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I'm using Firefox 3.6.15 (Ubuntu), and am having an issue with a website, incontact.com. When calls come in, a new, blank tab opens, and pops up an error: "The URL is Not Valid and Cannot be Loaded". This is from their tie-in software.

However, it would be extremely useful to me to find out what URL was not valid. Is there any way to actually log that information, or force Firefox to give it up?

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It might not be the website's fault; try disabling your add-ons first. –  Vervious Mar 25 '11 at 5:00
    
It is the website's fault. Uses HTTPS and it throws up similar errors with chrome and IE. –  Ryan Gooler Mar 25 '11 at 17:09
    
Does their software run in-browser, or as a standalone program? If it's in-browser, does it use a plugin like Flash or Silverlight, or is it just plain HTML? –  kate Mar 27 '11 at 16:09
    
In browser, issue happens in Windows and Linux, likely due to trying to launch their windows-only extension software. –  Ryan Gooler Mar 29 '11 at 16:40

6 Answers 6

up vote 2 down vote accepted
+50

You could install the Firebug extension to Firefox, a very powerful web development tool.

The Firebug Console Panel lists all issued URLs, among all encountered JavaScript errors.

Just to remark, I tried Firebug on incontact.com and this website is absolutely FULL of JavaScript errors, which makes it a bit hard to see what is going on. I am not very impressed, and in your place I would have looked for an alternative.

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Sadly, its not my choice to use that website, but I will do what I must to get it to not suck. :/ –  Ryan Gooler Mar 25 '11 at 17:10
    
After fiddling about with firebug for about 30 minutes, I found that they're bouncing the opening command through a signed .jar. One step closer to figuring out what is actually going on here. –  Ryan Gooler Mar 30 '11 at 0:33
    
This might possibly help : How to decompile a whole Jar file. And just to remark that accepting the answer and awarding the bounty are two distinct actions. –  harrymc Mar 30 '11 at 5:59
    
Figured out the decompilation and, essentially, its a jar that takes a variable and exec()s it. Did give you your well earned bounty, however. Still working on getting everything aligned right to catch the passed variable, but it looks possible now. –  Ryan Gooler Mar 30 '11 at 16:54

Two ideas:

  1. Check the Error Console (under Tools) to see if it gives you any additional specifics.
  2. Try using Wireshark to see what URLs are being sent/received.
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I'll give #1 a try. Sadly, I forgot to mention the site uses https, making analysis with wireshark pretty much impossible. –  Ryan Gooler Mar 25 '11 at 17:13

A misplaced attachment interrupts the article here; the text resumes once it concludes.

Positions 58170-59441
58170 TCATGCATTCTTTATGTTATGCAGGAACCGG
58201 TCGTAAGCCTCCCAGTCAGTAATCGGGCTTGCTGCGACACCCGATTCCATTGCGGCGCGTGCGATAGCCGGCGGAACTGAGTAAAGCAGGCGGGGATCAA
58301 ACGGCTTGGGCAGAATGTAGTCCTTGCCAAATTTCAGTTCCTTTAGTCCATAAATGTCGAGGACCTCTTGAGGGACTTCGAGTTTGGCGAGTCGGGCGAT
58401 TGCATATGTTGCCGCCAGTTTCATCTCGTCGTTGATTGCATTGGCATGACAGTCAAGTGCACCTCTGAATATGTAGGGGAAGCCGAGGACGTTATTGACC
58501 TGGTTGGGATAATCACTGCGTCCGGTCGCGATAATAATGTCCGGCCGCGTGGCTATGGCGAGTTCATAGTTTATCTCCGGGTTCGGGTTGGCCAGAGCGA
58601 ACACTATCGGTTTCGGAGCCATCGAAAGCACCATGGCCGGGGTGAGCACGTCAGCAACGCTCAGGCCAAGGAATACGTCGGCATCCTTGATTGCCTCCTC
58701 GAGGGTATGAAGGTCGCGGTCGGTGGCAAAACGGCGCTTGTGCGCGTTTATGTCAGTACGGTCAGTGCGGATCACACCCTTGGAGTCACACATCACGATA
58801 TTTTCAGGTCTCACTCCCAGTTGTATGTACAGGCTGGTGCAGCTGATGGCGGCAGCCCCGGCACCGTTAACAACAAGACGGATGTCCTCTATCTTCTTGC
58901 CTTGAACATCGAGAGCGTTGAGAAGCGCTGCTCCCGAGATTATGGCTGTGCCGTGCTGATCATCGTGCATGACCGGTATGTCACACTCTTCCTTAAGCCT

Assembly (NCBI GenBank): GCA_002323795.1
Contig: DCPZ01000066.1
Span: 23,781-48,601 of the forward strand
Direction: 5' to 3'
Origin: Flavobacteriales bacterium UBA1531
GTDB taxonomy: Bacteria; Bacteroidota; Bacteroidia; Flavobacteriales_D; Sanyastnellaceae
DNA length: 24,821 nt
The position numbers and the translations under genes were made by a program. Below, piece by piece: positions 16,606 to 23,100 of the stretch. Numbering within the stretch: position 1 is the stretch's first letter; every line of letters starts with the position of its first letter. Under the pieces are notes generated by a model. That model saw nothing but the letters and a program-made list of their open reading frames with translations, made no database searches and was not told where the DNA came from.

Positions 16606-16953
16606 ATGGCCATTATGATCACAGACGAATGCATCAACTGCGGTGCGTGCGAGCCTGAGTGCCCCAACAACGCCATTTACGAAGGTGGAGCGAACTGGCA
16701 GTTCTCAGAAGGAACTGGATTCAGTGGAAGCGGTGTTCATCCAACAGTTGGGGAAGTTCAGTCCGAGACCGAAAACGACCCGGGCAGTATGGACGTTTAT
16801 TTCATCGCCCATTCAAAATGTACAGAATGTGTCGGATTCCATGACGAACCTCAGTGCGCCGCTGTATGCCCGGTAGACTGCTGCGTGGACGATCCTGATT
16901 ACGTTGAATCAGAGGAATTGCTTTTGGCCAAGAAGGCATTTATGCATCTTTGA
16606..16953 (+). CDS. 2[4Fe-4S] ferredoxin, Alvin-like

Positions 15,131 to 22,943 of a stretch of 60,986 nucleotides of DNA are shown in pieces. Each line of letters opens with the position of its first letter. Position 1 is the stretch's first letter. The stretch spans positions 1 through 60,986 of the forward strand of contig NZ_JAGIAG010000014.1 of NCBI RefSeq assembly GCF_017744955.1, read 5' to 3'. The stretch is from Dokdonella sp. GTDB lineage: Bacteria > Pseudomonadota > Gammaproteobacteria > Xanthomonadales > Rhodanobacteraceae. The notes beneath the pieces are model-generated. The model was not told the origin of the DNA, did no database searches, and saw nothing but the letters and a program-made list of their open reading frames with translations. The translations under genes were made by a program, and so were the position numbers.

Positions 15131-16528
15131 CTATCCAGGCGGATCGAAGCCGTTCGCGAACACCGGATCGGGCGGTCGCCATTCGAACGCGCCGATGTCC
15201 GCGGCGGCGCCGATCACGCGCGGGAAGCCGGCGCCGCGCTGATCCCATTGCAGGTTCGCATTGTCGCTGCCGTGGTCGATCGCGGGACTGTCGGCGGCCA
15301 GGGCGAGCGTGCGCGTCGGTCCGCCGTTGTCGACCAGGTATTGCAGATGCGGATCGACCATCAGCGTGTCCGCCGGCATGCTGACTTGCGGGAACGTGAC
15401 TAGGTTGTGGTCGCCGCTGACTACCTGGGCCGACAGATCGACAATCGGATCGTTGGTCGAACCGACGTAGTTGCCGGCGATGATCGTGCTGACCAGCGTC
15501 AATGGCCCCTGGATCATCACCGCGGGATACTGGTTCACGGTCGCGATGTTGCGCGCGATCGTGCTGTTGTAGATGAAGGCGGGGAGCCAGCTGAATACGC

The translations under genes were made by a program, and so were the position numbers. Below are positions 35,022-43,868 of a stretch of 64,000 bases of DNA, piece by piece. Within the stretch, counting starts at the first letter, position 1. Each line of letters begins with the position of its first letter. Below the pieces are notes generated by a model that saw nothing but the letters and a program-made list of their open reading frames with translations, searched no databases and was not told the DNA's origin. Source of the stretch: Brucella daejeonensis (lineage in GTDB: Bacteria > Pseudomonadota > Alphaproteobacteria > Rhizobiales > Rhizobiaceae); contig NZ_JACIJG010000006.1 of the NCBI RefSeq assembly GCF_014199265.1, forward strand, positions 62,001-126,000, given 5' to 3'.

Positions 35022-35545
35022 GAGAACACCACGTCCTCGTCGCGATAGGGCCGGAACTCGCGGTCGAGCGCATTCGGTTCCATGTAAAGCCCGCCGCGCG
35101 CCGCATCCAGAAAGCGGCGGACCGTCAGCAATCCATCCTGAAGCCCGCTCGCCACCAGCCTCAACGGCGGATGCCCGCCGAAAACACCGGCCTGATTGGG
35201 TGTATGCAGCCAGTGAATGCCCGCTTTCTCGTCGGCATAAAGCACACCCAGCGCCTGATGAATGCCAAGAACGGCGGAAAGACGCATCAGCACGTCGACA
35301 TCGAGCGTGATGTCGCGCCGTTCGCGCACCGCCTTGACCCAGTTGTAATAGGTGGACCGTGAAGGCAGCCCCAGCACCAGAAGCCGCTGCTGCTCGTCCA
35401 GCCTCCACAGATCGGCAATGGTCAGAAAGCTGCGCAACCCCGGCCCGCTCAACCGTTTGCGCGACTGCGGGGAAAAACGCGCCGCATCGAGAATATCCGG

I'm not familiar with incontact.com, but in general you should be able to use a web traffic inspector to view the URL that is attempting to load.

An example would be the Live HTTP Headers Firefox extention.

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I doubt that, as I guess Firefox will not get that far. But maybe the question asker can give it a try... –  Arjan Mar 25 '11 at 1:12
    
I tried tamperdata for that... didn't give me a hint. –  Ryan Gooler Mar 25 '11 at 17:12

Try using the debug log:

export NSPR_LOG_MODULES="all:5" NSPR_LOG_FILE="/tmp/moz.log"
firefox &
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Tried this one, managed to find the javascript files it requested from the server just before the window popped, but it didn't help me discover what data it was passing around. –  Ryan Gooler Mar 25 '11 at 17:11

You were mentioning SSL, on Windows I know that you can use Fiddler2 as a MITM to sniff SSL traffic, this is done by allowing the program to add a certificate root to your OS which validates the SSL communication.

I see you've mentioned IE? Or is that just through WINE or a VM?

For Linux, there is Charles although that it's commercial (maybe trial suffices), check these alternatives too.

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try running firefox in safe mode from the run command type firefox.exe -safe-mode You may also want to run Search and Destroy malware removal to see if there are any malware or bots hiding anywhere. In addition I would also recommend a registry checker which there are several on http://www.cnet.com/downloads Thank You for reading myn post!

Frank E Duffey Franks Computers Gainesville,FL

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Your information is irrelevant, as I am not running Windows, I am running Ubuntu, as stated in my post. –  Ryan Gooler Mar 28 '11 at 3:26

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